Full text available at https://www.nature.com/articles/s41598-017-14585-5
 Kawagoe T, Matsushita M, Hashimoto M, Ikeda M, Sekiyama K. Face-specific memory deficits and changes in eye scanning patterns among patients with amnestic mild cognitive impairment. Scientific Reports [Internet]. 2017 ;7(1):14344. Available from: https://www.nature.com/articles/s41598-017-14585-5
Mild cognitive impairment (MCI) is a precursor of Alzheimer's disease, although having MCI does not mean you are definitely going to progress to Alzheimer's. A new study suggests that one sign of MCI development might be personality changes.
The study involved 277 cognitively healthy residents of a U.S. County, who had the apolipoprotein E (APOE) ɛ4 gene (otherwise known as the ‘Alzheimer’s gene’). Over the study period (around 7 years), 25 developed MCI. Their performance on the Neuroticism, Extraversion, and Openness Personality Inventory—Revised (delivered at the beginning of the study, as well as at other times during the study) was compared with that of the other 252 participants.
Neuroticism increased significantly more in those developing MCI, and openness decreased more. Those developing MCI also showed significantly greater depression, somatization, irritability, anxiety, and aggressive attitude. (Somatization refers to the tendency to generate physical manifestations in response to psychological distress.)
While such personality changes may be barely noticeable at this stage, it may be that diagnosing such early personality changes could help experts develop earlier, safer, and more effective treatments — or even prevention options — for the more severe types of behavior challenges that affect people with Alzheimer's disease.
 Caselli RJ, Langlais BT, Dueck AC, Henslin BR, Johnson TA, Woodruff BK, Hoffman‐Snyder C, Locke DEC. Personality Changes During the Transition from Cognitive Health to Mild Cognitive Impairment. Journal of the American Geriatrics Society [Internet]. 2018 ;66(4):671 - 678. Available from: https://onlinelibrary.wiley.com/doi/abs/10.1111/jgs.15182
Data from over 11,500 participants in the Atherosclerosis Risk in Communities (ARIC) cohort has found evidence that orthostatic hypotension in middle age may increase the risk of cognitive impairment and dementia 20 years later.
Orthostatic hypotension is the name for the experience of dizziness or light-headedness on standing up. Previous research has suggested an association between orthostatic hypotension and cognitive decline in older adults.
In this study, participants aged 45-64 were tested for orthostatic hypotension in 1987. Those with it (703, around 6%) were 40% more likely to develop dementia in the next 20 years. They also had some 15% more cognitive decline.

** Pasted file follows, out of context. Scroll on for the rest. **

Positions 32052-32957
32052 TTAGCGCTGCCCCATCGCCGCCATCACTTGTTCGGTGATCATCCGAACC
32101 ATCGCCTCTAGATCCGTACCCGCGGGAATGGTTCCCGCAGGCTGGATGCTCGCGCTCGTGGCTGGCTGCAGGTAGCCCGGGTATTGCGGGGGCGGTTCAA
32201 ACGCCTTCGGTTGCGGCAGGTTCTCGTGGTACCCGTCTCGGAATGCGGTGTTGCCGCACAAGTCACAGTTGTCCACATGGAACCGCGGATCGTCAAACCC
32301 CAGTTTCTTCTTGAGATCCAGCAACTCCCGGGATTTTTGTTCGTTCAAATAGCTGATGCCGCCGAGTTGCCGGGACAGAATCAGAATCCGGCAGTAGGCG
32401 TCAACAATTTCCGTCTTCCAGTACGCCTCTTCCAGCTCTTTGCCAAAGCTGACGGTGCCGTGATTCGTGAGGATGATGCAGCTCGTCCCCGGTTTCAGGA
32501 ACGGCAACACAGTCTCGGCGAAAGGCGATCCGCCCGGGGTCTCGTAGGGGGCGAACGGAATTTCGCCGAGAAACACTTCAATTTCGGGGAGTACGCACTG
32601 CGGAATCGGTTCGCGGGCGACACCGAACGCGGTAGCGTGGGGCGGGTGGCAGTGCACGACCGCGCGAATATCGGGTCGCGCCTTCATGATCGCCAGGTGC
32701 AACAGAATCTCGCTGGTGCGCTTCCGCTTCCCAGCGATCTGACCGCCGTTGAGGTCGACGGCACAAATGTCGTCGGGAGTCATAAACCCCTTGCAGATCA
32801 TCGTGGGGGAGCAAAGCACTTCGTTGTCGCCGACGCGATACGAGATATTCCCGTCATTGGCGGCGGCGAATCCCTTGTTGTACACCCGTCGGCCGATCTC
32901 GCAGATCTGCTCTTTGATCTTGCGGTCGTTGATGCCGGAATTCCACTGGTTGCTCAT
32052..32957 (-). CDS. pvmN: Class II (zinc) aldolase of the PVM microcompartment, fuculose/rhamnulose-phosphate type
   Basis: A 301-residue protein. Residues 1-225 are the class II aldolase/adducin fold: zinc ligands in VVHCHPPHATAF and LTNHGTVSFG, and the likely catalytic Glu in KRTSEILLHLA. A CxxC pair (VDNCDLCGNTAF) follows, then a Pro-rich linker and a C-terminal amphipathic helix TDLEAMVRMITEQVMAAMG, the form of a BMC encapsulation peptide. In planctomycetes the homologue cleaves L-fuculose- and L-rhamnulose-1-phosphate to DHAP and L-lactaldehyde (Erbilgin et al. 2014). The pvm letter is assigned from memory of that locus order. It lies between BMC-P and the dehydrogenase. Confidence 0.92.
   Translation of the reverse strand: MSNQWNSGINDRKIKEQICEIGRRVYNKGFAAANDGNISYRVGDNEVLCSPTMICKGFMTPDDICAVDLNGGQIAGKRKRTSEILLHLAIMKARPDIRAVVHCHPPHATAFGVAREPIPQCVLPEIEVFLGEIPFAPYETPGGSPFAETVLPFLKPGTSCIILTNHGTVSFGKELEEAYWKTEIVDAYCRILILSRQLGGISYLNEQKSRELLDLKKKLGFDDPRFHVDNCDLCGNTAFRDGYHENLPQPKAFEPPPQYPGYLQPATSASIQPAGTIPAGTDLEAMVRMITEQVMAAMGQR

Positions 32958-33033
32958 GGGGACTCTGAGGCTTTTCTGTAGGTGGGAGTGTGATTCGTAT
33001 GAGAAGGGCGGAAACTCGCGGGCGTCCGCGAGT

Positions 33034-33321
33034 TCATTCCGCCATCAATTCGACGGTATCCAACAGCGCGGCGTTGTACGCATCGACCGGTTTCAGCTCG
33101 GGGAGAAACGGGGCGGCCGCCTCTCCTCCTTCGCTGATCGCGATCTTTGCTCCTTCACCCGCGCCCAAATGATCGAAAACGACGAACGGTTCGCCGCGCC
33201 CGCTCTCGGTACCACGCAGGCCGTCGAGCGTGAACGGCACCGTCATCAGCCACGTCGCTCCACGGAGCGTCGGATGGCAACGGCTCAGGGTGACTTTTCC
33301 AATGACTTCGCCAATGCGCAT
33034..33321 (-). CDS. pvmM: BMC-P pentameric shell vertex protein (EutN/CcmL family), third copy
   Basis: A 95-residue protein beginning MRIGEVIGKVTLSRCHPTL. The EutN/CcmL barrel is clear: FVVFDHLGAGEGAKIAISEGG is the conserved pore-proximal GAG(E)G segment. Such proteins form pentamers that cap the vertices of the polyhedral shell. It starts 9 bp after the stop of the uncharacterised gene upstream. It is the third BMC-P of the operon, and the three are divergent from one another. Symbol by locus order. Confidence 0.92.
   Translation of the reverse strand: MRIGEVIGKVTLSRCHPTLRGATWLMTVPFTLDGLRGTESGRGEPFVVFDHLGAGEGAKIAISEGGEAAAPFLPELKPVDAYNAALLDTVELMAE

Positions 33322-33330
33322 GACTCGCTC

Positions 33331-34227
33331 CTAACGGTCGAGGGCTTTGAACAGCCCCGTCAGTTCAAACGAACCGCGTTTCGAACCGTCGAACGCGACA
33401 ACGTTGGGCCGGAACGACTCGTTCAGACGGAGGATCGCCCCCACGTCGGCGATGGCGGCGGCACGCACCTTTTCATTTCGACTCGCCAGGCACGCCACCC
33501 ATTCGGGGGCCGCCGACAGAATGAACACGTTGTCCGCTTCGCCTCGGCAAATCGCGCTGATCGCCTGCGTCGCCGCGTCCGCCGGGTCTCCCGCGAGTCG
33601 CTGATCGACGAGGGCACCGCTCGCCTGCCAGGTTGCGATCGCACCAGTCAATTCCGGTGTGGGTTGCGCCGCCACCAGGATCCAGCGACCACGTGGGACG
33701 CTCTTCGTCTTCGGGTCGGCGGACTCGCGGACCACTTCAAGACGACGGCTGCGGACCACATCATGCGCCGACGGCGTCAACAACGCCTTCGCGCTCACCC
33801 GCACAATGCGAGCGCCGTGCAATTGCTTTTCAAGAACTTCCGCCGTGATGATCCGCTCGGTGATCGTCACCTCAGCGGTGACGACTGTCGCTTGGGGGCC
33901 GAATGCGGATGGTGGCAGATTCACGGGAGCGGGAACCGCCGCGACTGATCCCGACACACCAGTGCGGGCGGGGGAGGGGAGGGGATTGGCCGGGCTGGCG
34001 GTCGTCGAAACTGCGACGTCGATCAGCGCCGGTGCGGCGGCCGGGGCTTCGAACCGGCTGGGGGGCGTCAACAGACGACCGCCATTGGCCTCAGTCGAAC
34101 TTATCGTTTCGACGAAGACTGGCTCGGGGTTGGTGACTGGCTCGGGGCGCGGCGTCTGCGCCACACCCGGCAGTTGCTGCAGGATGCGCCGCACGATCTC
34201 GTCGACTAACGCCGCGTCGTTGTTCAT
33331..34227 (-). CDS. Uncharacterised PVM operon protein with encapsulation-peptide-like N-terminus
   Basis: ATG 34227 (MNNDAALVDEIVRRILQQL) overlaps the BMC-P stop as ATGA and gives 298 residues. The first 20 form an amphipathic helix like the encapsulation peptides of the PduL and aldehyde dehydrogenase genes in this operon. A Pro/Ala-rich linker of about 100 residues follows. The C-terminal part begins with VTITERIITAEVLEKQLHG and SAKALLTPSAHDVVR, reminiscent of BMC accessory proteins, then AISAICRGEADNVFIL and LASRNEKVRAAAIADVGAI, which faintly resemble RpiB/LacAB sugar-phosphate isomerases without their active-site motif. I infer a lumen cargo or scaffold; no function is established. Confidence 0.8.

Orthostatic hypotension was defined as a drop of 20 mmHg or more in systolic blood pressure or 10 mmHg or more in diastolic blood pressure, when the individual stood up after 20 minutes lying down.
More work is needed to understand the reason for the association.
Rawlings, Andreea. 2017. Orthostatic Hypotension is Associated with 20-year Cognitive Decline and Incident Dementia: The Atherosclerosis Risk in Communities (ARIC) Study. Presented March 10 at the American Heart Association's EPI|LIFESTYLE 2017 Scientific Sessions in Portland, Oregon.
A study involving 35 adults with MCI found that those who exercised four times a week over a six-month period increased their volume of gray matter. But those who participated in aerobic exercise experienced significantly greater gains than those who just stretched, who also showed signs of white matter loss.
Aerobic activity included treadmill, stationary bike or elliptical training.
The study was presented at the annual meeting of the Radiological Society of North America (RSNA) in November, 2016.
In the past few months, several studies have come out showing the value of three different tests of people's sense of smell for improving the accuracy of MCI and Alzheimer's diagnosis, or pointing to increased risk. The studies also add to growing evidence that a decline in sense of smell is an early marker for mild cognitive impairment and Alzheimer’s. Indeed, it appears that this sensory loss is a very early symptom, preceding even the shrinking of the entorhinal cortex (the first brain region to show signs of atrophy).
A simple, commercially available test known as the Sniffin' Sticks Odor Identification Test, in which subjects must try to identify 16 different odors, was given to 728 older adults, as well as a standard cognitive test (the Montreal Cognitive Assessment).